Rosa Parks.

Parks's famous refusal to give up her seat on a bus in 1955 in
Alabama was a demonstration of "a proper reading of the Natural
Law," according to Rice, because she refused to obey an unjust law.
She played the royal flush and trumped the segregationists, who relied on the prejudiced opinion of popular majorities, not higher law.
Said Martin Luther King Jr., "A just law is a man-made code that squares with the moral law or the law of God. . . . An unjust law is a code that is out of harmony with the moral law. To put it in the terms of Saint Thomas Aquinas, 'unjust law is a human law that is not rooted in eternal law and natural law.'"

These concepts about law and liberty played an important role in the American experience from the very start.


The language of the Declaration of Independence refers specifically to God-given rights, those received by virtue of our humanity. The very first sentence claims a God-given right to be separate and equal beings--existing apart from a political power. The Declaration says that it is possible and even sometimes necessary--like Parks's refusal writ large--for "one people to dissolve the political bonds which have connected them with another, and to assume . . . the separate and equal station to which the laws of nature and of nature's God entitle them. . . ." God grants "certain unalienable rights." Government is supposed to secure them.

If the text of the Declaration is not sufficient evidence of the role of Natural Law in the formation of our country as an independent state, Thomas Jefferson's studies and writings reveal a strong adherence to Natural Law principles. Jefferson was heavily influenced by the writings of John Locke and Thomas Paine. He borrowed considerably from the language and philosophies of both men in drafting the Declaration. For example, both Locke and Paine used the word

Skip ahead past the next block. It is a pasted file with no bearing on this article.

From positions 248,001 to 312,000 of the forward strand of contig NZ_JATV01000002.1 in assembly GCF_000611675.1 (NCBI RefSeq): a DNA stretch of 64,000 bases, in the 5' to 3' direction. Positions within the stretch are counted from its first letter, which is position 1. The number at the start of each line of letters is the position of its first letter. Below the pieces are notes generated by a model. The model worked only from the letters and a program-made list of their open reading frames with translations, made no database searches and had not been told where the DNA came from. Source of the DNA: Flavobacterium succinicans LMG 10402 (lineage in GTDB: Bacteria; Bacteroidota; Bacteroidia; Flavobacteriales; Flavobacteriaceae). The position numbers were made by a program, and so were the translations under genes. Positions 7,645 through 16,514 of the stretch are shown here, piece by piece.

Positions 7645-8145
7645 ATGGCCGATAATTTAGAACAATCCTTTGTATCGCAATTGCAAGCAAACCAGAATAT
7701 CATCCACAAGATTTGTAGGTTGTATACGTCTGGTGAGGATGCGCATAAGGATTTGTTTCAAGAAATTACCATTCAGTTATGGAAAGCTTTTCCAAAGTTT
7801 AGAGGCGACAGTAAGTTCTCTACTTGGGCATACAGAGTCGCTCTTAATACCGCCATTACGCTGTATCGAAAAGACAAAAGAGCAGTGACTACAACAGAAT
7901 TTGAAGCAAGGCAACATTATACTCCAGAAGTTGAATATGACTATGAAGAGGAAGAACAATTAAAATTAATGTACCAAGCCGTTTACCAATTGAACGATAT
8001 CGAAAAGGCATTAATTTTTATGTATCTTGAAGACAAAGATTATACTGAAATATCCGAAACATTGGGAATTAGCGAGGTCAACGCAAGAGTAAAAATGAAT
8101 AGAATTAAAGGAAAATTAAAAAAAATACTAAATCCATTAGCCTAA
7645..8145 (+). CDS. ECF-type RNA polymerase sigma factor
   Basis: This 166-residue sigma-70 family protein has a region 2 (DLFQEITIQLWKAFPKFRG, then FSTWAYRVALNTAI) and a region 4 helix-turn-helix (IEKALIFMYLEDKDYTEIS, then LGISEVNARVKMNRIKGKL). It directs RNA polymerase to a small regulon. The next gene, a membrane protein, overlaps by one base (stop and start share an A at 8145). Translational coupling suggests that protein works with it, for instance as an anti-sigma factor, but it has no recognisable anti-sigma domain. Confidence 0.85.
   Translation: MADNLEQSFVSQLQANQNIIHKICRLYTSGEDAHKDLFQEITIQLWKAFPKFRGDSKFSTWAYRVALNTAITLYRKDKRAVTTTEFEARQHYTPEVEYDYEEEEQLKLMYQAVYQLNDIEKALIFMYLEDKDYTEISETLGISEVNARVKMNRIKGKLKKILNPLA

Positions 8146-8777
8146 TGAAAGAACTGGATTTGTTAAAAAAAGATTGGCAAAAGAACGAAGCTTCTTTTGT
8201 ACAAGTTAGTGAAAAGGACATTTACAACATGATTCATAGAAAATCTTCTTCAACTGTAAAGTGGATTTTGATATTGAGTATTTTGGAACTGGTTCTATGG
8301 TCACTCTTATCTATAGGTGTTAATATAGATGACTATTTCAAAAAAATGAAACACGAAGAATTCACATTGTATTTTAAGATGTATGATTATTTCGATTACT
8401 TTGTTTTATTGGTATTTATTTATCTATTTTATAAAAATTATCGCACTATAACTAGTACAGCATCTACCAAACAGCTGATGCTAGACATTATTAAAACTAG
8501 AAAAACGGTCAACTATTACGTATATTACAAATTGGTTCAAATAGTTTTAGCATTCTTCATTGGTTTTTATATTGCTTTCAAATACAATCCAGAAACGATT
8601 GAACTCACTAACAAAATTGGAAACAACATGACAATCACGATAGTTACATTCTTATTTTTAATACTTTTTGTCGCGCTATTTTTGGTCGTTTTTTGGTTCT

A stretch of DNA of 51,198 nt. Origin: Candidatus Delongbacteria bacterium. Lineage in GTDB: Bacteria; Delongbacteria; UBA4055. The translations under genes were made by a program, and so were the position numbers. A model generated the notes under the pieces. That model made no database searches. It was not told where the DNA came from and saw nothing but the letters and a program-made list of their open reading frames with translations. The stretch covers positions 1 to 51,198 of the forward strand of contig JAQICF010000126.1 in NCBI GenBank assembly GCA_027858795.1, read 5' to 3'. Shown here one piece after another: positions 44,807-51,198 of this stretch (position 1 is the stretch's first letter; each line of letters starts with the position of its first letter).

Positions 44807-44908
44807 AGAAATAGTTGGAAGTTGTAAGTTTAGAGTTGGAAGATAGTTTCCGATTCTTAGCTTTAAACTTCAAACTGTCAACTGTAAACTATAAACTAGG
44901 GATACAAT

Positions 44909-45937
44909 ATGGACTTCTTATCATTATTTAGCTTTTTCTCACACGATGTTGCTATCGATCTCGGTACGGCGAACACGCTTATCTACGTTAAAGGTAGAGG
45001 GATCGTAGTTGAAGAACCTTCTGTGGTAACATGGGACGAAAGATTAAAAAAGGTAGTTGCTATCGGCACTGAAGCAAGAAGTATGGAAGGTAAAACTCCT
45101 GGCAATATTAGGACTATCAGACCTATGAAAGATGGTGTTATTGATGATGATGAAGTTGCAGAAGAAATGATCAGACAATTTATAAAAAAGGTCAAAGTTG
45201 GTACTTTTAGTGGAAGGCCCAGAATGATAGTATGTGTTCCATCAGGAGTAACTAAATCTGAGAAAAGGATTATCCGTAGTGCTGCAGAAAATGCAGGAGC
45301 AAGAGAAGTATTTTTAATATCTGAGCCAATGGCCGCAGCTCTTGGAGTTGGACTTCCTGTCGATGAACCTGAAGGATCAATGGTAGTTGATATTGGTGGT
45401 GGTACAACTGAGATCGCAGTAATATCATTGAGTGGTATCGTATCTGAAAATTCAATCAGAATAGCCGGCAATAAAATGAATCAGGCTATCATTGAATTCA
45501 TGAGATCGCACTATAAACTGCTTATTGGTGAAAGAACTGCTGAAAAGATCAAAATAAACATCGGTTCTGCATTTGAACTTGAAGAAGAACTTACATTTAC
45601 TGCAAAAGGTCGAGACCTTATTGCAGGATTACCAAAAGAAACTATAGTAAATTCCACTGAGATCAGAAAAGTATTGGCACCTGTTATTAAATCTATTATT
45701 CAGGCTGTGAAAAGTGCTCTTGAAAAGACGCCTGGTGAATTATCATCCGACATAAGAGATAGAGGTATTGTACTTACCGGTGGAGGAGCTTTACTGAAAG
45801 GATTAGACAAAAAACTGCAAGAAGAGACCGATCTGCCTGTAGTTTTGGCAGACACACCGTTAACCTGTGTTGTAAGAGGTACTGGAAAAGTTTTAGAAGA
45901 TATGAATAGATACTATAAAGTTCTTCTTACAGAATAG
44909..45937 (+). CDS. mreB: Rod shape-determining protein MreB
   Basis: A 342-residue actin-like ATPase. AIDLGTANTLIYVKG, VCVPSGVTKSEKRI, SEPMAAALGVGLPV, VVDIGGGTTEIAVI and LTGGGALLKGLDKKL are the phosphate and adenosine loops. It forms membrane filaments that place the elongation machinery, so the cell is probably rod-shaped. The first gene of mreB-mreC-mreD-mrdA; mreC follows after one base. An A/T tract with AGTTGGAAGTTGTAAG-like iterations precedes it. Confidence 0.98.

"unalienable" to describe human rights.

Locke, in his Second Treatise on Government, wrote, "Reason . . .
teaches all Mankind . . . that being all equal and independent, no one ought to harm another in his Life, Health, Liberty, or
Possessions." That immunity from harm includes harm caused by government--language and thoughts clearly echoed in the
Declaration and its understanding of natural rights.

In The Rights of Man, Paine wrote that these natural rights include "all the intellectual rights, or rights of the mind, and also all those rights of acting as an individual for his own comfort and happiness,
which are not injurious to the natural rights of others." The government, Jefferson and Paine argued, is necessary to secure those rights in the civil context.

Jefferson's own writings, prior to and after the Declaration, also display his belief in Natural Law. In a legal argument written in 1770,
Jefferson wrote that "Under the law of nature, all men are born free,
every one comes into the world with a right to his own person, which includes the liberty of moving and using it at his own will. This is what is called personal liberty, and is given him by the Author of nature, because necessary for his own sustenance." Note that
Jefferson chose to capitalize the A in Author--a reference to God that would have been crystal-clear to his contemporaries. Jefferson could be more explicit when he needed to be. "The God who gave us life,
gave us liberty at the same time," he declared in July 1774.

It is clear from the text of the Declaration, and the influences and writings of its principal drafter, that Natural Law principles establish the rights referenced in the Declaration of Independence.
And that is precisely how constitutional originalists such as Justice
Clarence Thomas interpret it.

The significance of the Declaration for constitutional scholars is that it is believed to contain the philosophical underpinnings of the Constitution. In other words, an understanding of Natural Law,
its conferral of rights upon men and women, and the relationship between those rights and the role of government is fundamental to understand and interpret the Constitution properly.


That freedom comes not from government, not from the consent of the governed, not from the community, but from God and is inherent to our humanity has profound effects on modern jurisprudence.
It means that our basic freedoms--such as freedom of the press, freedom of speech, freedom of religion, freedom of association,
freedom to travel, and freedom from arbitrary restraints--cannot be taken away by the government unless we are convicted of violating Natural Law, and the government can only convict us if it follows what is called "procedural due process."

Due process means that we know in advance of the violations of
Natural Law that the government will prosecute, that we are fully notified by the government of the charges against us, that we have a fair trial with counsel before a truly neutral judge and jury, that we can confront and challenge the government's evidence against us,